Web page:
This session was a great way to begin my Friday of SAA. Each of the presenters focused their presentations on these issues related to web archiving:
1. Collection development strategies
2. Impact of strategies and policies/guidelines on practice
3. Collaborative collection development
4. Social media collecting
5. Access and copyright considerations
Kate Stratton of the Gates Archive described her process as “building the ship as it sails”. I love this metaphor. I often think of web archiving as this huge elephant to wrangle, when in fact as Kate and the other presentors emphasized, one can break down the pieces of web archiving into reasonable chunks that create a sustainable program. Kate offered these pieces to consider, as a way of “connecting the dots” to form a cohesive web archiving program:
Mission- collection policy- available resources- donor/stakeholder imput- relationship between physical and digital collections. By thinking meaningfully about web archiving and our broader collection development practices we can create a set of policies and practices that integrate web content into our repositories. Most practical, was Kate’s discussion of the tiered quality control approach she takes to web crawling. The collections that are closest to the organization’s mission receive the closest attention.
From Bringham Young University, we heard about how best to appraise content to determine whether it should be collected. Conducting research on the web, exploring current tools or resources, evaluation based on citation or use statistics, user recommendations, AND MY FAVORITE: collaboration with subject specialists to create collections that build on the collecting strengths of the broader institution.
Sylvie Rollason of Archive-It discussed event based collection development of web content. This is content that is at high risk of being unavailable after the event or crisis ends. By collaborating with partner institutions, we can ensure that these important moments, like the mass shooting at the Pulse nightclub are collected and made accessible for current and future researchers.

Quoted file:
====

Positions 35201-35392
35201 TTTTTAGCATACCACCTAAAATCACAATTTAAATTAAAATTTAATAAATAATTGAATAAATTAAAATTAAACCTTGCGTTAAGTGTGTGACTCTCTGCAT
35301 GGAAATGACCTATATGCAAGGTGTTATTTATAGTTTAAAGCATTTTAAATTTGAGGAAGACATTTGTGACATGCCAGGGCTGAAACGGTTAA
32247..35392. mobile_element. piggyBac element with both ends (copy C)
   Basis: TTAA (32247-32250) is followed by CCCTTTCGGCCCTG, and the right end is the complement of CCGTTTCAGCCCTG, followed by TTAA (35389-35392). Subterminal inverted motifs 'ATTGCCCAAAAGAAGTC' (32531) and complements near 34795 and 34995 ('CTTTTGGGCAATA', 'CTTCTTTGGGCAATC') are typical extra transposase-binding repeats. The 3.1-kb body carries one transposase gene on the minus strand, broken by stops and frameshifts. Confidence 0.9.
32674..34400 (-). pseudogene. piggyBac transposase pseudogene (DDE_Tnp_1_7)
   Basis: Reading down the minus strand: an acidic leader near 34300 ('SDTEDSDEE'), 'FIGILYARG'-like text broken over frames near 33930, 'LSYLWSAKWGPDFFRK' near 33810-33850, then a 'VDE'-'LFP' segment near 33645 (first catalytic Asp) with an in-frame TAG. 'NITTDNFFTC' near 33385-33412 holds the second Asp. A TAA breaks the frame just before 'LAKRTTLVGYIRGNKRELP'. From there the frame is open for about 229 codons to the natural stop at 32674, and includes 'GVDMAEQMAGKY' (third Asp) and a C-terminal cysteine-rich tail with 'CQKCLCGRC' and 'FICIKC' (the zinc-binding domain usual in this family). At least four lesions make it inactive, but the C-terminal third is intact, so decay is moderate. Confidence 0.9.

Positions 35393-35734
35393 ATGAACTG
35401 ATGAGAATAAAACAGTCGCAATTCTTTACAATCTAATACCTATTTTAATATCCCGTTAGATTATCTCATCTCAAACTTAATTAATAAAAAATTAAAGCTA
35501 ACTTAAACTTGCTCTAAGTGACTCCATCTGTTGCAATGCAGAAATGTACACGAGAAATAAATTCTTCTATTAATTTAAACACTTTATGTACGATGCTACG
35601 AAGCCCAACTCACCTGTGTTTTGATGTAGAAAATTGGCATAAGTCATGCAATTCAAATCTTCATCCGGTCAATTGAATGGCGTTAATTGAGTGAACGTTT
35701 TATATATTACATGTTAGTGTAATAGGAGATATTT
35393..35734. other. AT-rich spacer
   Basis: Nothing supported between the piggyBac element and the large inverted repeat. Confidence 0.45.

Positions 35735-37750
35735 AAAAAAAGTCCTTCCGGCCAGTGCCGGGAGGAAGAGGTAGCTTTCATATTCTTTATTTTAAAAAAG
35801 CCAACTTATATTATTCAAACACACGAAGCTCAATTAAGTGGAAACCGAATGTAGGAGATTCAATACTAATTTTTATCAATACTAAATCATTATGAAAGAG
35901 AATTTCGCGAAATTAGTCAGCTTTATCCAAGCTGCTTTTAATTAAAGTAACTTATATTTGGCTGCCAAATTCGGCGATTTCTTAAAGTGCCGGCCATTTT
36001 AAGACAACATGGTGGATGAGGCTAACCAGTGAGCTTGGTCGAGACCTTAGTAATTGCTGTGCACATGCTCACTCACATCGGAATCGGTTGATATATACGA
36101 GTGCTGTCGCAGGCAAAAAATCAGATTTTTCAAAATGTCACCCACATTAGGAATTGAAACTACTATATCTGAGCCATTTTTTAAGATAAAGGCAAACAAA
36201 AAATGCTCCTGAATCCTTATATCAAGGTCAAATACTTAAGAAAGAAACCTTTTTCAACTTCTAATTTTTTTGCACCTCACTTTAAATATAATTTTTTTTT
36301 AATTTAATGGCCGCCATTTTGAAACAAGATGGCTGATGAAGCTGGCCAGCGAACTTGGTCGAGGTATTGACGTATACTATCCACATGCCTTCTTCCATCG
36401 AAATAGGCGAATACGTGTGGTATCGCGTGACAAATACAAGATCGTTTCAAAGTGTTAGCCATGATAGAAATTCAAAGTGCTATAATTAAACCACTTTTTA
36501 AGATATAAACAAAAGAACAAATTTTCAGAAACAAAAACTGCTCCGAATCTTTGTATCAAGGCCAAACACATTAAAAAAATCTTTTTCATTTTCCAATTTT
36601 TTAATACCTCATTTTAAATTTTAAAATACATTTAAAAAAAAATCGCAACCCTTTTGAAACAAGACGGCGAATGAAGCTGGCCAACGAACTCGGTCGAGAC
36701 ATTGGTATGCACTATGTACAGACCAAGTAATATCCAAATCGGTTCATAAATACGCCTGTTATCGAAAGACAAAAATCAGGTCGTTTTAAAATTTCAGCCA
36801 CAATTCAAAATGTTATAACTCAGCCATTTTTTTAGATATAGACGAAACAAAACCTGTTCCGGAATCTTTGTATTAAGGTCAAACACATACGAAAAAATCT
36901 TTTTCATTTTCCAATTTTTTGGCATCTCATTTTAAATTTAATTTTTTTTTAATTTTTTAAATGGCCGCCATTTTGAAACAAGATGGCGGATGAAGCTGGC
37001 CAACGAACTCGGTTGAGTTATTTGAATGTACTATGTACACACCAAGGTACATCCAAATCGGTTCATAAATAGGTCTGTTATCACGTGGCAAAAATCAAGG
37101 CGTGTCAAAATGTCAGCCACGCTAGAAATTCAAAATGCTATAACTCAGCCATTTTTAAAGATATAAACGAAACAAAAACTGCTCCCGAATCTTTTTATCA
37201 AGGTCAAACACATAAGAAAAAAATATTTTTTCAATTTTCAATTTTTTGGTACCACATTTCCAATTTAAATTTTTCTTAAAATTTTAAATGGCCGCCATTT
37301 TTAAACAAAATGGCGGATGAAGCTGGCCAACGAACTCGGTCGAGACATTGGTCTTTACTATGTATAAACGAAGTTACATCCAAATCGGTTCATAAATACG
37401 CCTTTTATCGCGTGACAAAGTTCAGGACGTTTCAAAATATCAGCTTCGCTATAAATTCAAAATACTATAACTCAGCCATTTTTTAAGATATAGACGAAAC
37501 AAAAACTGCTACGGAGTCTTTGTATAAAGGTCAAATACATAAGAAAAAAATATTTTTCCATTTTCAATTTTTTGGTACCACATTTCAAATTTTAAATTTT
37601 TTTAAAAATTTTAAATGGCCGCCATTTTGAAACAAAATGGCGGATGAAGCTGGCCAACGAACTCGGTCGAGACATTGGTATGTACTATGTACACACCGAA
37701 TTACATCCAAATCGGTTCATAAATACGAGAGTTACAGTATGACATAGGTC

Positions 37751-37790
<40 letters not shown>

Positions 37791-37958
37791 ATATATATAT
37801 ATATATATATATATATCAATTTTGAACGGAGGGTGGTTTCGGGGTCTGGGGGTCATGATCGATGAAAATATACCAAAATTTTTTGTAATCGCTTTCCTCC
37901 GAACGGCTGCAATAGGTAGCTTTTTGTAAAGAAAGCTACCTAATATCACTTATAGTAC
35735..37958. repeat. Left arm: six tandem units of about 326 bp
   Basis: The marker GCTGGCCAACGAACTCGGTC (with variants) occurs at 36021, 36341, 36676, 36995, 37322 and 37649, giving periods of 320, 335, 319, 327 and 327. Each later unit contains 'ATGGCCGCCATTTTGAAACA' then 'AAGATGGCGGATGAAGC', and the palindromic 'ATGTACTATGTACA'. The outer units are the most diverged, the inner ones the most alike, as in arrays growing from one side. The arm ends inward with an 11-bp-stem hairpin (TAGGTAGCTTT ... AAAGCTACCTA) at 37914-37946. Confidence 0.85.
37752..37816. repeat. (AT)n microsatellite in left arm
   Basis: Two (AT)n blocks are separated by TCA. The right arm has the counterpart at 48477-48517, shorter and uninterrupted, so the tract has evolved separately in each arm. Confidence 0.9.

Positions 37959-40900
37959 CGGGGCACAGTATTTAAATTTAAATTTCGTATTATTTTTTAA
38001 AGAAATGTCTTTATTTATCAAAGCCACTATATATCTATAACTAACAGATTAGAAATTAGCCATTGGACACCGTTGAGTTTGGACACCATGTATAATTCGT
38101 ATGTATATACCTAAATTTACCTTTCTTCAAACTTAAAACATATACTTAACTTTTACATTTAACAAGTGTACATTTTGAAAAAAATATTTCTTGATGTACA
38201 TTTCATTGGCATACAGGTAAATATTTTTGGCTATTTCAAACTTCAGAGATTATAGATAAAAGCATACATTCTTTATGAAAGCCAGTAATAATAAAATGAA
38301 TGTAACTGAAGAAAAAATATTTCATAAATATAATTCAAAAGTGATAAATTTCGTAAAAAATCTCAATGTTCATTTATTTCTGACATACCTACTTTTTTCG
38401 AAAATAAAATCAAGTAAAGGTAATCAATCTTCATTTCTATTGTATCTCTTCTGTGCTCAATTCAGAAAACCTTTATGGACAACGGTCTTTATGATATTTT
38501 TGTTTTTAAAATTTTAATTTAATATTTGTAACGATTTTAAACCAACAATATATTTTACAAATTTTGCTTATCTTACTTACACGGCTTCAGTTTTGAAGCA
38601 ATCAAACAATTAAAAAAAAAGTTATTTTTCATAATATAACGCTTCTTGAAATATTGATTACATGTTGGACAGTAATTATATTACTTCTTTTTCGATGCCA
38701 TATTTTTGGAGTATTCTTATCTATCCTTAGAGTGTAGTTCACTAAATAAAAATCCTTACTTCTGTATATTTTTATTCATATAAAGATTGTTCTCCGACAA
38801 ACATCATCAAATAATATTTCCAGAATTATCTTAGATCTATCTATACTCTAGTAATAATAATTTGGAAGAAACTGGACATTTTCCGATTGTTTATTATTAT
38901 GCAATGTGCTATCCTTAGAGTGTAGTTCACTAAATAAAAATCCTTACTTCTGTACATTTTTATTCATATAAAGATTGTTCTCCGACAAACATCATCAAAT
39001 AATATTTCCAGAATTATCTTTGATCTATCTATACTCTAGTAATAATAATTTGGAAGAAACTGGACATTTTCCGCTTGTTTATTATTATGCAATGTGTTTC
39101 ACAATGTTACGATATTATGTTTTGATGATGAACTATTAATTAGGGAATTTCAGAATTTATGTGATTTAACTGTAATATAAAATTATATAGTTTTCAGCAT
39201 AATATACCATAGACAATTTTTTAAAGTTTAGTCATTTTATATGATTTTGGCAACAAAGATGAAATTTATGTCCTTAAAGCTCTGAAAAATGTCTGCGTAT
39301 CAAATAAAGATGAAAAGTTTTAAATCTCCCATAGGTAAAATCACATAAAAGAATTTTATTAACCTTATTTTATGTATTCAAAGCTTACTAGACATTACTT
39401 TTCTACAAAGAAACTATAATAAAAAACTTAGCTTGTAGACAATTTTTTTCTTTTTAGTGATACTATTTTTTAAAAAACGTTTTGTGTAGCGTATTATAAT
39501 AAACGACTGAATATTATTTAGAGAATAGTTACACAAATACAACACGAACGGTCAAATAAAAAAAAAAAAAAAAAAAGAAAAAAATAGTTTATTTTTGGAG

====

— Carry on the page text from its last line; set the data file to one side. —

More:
Finally, Ted Brian of the Coca-Cola archive discussed his department’s use of web crawling to offer the company brand management and to capture change overtime and impact.
During the Q & A it became clear that very few institutions represented in the audience had formal collection development policies related to web archiving, or explicit language in current policies that drew attention to that collecting practice. In response to a question that I asked about establishing connections between web content and physical collections, one audience member explained that at her institution they include information and links to the web content through a collection level record in the OPAC, originally created to describe the physical collection.
How have you developed policies or practices for web content?